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Traders stop betting on NZ rate cut; no rise in OCR seen in this week's review

Monday 5th December 2011

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Two weeks ago, Reserve Bank Governor Alan Bollard was seen cutting New Zealand's benchmark interest rate at least a quarter point in the next 12 months. Those bets have dried up ahead of his quarterly review this week but there's no increase on a horizon clouded by Europe.

Bollard will keep the official cash rate at 2.5 percent when he releases the Monetary Policy Statement on Thursday, according to a Reuters survey of 13 economists. That's the lowest since the rate was introduced in March 1999 and a level it has held at for two of the past three years.

The Overnight Index Swap curve suggests he could raise the OCR by just 4 basis points in the next 12 months.

"For the RBNZ, the immediate concern has to be Europe and just how bad this might get," including a low probability the euro zone breaks up, UBS New Zealand senior economist Robin Clements said in a note.

"It is this that will drive the ‘prudent to stay on hold’ line and, were it to eventuate, the possibility of needing to cut rates sooner rather than later," Clements said.

Government bond yields in the US and New Zealand have charted all-time lows as Europe's spiraling debt crisis sent investors looking far afield for safe havens. New Zealand's government has the lowest costs for new borrowing in memory.

By contrast, in Europe, credit quality of sovereign debtors has been weakened by unsustainable borrowing and nations including Italy and Greece are having to offer what some analysts say are unsustainably high coupons

Bollard's last statement on monetary policy was on Oct. 27, when he referred to "the real risk that the European sovereign debt crisis could cause a further slowing in global activity."

New Zealand exporters have benefited from a kiwi dollar that has fallen about 12 percent against the US dollar from the post-float peak it reached at the start of August. Even in trade-weighted terms, the local currency has fallen 8 percent from Aug. 1.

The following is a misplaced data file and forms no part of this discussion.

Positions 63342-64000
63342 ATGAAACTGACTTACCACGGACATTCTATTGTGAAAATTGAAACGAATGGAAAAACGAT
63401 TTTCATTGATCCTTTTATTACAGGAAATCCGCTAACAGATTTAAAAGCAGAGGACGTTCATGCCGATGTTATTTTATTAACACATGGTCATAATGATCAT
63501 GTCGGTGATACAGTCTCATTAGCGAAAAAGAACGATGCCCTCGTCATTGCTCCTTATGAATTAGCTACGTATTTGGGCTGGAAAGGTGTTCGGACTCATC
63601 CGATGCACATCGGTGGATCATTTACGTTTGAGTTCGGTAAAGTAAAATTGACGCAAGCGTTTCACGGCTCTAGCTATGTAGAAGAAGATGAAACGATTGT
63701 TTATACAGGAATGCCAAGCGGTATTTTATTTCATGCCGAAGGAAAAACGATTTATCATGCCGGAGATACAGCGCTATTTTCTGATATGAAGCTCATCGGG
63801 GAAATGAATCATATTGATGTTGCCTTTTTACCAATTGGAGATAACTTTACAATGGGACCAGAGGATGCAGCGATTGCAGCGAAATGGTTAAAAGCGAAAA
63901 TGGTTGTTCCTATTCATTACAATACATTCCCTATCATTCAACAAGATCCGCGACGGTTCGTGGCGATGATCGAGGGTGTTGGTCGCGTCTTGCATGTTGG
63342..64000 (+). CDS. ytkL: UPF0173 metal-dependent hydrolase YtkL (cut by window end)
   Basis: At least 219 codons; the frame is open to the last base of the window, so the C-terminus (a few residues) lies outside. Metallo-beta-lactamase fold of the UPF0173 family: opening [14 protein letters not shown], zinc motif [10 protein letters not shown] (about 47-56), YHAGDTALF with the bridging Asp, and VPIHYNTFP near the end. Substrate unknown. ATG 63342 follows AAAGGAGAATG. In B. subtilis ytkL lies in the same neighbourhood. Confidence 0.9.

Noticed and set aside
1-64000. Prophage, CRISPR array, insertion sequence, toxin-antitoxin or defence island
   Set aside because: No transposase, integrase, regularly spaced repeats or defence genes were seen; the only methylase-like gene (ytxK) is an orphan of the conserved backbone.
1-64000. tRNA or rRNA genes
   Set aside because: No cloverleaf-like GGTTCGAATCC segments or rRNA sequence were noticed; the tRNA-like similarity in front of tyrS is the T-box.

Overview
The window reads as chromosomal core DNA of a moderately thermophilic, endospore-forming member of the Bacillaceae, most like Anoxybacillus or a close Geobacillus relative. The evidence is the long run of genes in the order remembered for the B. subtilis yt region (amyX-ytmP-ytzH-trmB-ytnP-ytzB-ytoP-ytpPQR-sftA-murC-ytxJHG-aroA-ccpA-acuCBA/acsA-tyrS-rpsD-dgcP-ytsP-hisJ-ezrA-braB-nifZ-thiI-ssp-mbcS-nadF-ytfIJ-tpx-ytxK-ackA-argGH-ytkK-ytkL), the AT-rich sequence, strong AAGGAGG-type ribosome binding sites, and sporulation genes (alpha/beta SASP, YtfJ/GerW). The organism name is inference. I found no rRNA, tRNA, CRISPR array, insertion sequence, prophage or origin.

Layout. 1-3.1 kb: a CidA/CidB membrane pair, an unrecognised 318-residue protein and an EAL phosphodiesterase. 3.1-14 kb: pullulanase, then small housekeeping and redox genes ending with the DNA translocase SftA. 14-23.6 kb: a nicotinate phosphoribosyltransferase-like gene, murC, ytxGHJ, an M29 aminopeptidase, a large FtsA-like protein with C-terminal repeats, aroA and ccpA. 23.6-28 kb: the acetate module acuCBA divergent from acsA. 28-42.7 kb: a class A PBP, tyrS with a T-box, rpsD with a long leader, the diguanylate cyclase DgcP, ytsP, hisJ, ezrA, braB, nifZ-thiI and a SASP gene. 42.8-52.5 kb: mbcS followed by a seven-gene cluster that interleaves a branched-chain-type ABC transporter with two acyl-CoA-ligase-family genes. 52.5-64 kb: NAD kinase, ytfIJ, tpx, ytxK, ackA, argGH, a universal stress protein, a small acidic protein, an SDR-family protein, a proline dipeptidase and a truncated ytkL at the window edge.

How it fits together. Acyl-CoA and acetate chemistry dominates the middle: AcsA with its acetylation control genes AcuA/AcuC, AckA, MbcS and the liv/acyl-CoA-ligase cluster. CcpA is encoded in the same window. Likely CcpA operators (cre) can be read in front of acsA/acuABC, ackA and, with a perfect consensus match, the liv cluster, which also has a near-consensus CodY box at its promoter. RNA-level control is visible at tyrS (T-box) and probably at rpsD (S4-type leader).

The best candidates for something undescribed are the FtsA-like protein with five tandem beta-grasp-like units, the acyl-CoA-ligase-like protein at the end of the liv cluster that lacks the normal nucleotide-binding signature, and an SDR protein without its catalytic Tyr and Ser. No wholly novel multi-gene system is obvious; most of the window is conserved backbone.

But that's not enough for manufacturers and exporters, who are calling for a cut to the OCR at this week's review.

Cutting interest rates would push the kiwi dollar down further and buy kiwi firms some time, says NZ Manufacturers and Exporters Association chief executive John Walley says.

"It is naive to think that we will be insulated from the problems in Europe," Walley said in a statement.  "While only around 10 percent of our exports are sold there the impact of debt problems there will make it more difficult for New Zealand to borrow offshore.”

He said the decision by the world's biggest central banks to lower the interest rate on US dollar liquidity swap lines by 50 basis points shows they are "taking concerns in Europe seriously.”

New Zealand's 2.5 percent rate is expected to look relatively more attractive by Thursday, with the Reserve Bank of Australia forecast to cut its benchmark rate by 25 basis points to 4.25 percent on Tuesday. That would help underpin the economy of New Zealand's biggest trading partner.

At Bollard's mini-review in October, when he kept the OCR at 2.5 percent, he said temporary inflation pressures like the goods and services hike would wash out of the consumer price index, allowing underlying inflation to settle at a relatively benign 2 percent.

The most marked change from the last full monetary policy statement in September will be what Bollard says about the timing of hikes to the OCR, said Dominick Stephens, chief economist at Westpac.

In September Bollard "signalled steep hikes beginning in March 2011," Stephens said. "This time, the RBNZ is likely to push the mooted start date out to late 2012, and to signal a less aggressive program of hikes."

By then, there should be concrete signs of commerce flowing from the rebuild of Christchurch. Repeated earthquakes have pushed out the start date and left companies such as Fletcher Building having to 'post-date' the pickup in earnings it had been expecting this year.

"The RBNZ’s base case forecasts will eventually run into the Christchurch reconstruction demand impetus and the need for future OCR increases," Clements of UBS said. "We now expect the RBNZ to stay on hold on until the June 2012 MPS."


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